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First-time buyers zeroing in on Brooklyn market

By Konrad Putzier

When veteran broker Bob Knakal recently remarked that most investment properties are now being bought by first-time buyers from outside the city, he had Manhattan in mind. But increasingly, this trend is also noticeable in Brooklyn.

146 Fenimore Street
146 Fenimore Street

One of the latest newcomers into the borough is of the Pittsburgh-based real estate investment and property management firm, HLC Equity.
The firm recently bought 146 Fenimore Street, a 17-unit rental apartment building in Prospect Lefferts Gardens, for $3.4 million and is in talks to acquire several other Brooklyn properties.

The purchase marks HLC’s first foray into Brooklyn and one of its first multifamily investments.
Traditionally, HLC has focused its investments on retail properties across the country. But the disruption caused by online retail and a booming urban residential market have caused the company to rethink its strategy, explained senior vice president Daniel Farber.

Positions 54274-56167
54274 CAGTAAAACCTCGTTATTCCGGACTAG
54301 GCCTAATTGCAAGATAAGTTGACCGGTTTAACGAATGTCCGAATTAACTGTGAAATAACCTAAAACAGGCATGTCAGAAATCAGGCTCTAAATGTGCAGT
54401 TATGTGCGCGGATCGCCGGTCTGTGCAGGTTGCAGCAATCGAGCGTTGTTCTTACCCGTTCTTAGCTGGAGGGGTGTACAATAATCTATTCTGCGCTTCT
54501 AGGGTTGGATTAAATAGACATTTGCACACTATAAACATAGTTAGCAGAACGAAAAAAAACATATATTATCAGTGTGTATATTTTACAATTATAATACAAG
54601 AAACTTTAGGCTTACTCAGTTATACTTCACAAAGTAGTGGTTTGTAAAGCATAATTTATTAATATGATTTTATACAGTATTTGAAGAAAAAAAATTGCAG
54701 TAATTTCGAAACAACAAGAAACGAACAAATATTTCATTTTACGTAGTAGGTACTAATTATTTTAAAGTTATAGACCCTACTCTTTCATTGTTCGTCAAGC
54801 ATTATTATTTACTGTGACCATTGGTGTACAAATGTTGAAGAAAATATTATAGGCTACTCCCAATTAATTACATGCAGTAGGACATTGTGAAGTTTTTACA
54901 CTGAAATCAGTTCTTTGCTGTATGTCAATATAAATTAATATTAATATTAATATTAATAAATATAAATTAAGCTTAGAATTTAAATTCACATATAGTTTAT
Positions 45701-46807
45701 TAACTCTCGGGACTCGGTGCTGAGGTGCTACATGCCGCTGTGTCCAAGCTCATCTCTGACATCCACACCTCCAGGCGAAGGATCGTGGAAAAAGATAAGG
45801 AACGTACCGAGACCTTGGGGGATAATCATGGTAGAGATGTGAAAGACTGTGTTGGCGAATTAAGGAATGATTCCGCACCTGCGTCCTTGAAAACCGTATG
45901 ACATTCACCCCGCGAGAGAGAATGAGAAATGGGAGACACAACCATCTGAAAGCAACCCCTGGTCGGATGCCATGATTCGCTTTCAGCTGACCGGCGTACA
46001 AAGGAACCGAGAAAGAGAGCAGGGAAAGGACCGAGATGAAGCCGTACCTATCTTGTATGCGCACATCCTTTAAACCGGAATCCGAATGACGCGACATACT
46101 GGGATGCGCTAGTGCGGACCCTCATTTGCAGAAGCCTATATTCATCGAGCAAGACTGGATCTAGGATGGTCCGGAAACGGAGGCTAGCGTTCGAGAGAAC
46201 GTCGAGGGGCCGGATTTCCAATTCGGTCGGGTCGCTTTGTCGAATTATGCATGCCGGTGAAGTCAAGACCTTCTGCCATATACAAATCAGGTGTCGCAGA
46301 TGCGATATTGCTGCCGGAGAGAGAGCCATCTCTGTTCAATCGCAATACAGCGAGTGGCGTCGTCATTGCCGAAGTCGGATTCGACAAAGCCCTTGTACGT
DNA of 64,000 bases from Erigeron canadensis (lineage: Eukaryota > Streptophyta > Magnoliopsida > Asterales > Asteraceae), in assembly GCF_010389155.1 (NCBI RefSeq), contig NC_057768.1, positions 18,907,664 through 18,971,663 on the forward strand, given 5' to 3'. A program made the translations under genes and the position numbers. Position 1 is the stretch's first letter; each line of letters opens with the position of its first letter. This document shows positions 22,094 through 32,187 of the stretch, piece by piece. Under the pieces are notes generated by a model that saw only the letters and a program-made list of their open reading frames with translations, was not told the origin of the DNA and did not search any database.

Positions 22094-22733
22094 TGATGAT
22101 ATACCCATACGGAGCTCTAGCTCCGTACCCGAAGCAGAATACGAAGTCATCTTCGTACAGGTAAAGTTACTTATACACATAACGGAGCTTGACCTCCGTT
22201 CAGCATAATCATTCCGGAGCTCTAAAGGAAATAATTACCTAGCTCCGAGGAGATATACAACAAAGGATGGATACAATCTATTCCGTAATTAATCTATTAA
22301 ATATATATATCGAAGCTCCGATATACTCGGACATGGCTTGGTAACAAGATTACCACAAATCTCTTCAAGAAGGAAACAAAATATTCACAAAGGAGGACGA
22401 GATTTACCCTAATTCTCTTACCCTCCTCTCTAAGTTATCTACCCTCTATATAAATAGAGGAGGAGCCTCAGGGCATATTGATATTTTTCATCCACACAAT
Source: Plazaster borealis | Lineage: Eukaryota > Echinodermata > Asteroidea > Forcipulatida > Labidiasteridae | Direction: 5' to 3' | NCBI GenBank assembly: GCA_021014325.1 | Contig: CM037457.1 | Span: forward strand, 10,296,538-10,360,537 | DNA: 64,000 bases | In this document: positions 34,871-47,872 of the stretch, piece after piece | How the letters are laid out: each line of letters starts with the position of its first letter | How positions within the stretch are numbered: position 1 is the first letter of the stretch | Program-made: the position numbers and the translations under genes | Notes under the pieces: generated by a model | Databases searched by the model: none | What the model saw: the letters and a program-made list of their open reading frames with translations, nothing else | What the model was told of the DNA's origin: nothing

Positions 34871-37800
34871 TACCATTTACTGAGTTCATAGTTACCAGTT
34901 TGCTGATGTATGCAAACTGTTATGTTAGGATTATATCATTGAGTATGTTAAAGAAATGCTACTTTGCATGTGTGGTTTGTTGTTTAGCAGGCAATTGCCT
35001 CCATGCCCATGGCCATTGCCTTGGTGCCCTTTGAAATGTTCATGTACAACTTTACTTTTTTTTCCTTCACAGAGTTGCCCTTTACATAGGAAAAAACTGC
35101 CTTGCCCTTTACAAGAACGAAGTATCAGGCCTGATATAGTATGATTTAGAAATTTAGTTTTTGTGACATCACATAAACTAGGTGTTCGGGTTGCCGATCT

“Never in real estate history has ‘location, location, location’ been more true,” he said.
While the company still buys commercial properties, it focuses more heavily on major cities. For example, HLC recently bought a RiteAid pharmacy in the outskirts of Philadelphia and is in contract to buy an office building in Stamford.

A more important shift in HLC’s strategy is its new focus on urban multifamily properties. “Multifamily properties in core cities are an area that’s definitely very strong,” Farber said, pointing to demographic trends.

Apart from its Fenimore-Street purchase, HLC is also under contract for a 145-unit apartment building in Dallas.
Farber said he saw 146 Fenimore Street as the ideal first investment in Brooklyn because of its proximity to several subway lines and the neighborhood’s untapped, fast-growing potential. The property is right next to a development by the Hudson Companies and a health food store recently opened nearby, convincing Farber that Prospect Lefferts Gardens is on the cusp of a major influx of white-collar residents.

Most of the building’s units are rent-stabilized, and HLC plans to slowly renovate the entire building.
“We could probably sell it at a profit right now,” Farber said. “But we want to hold on to it.”

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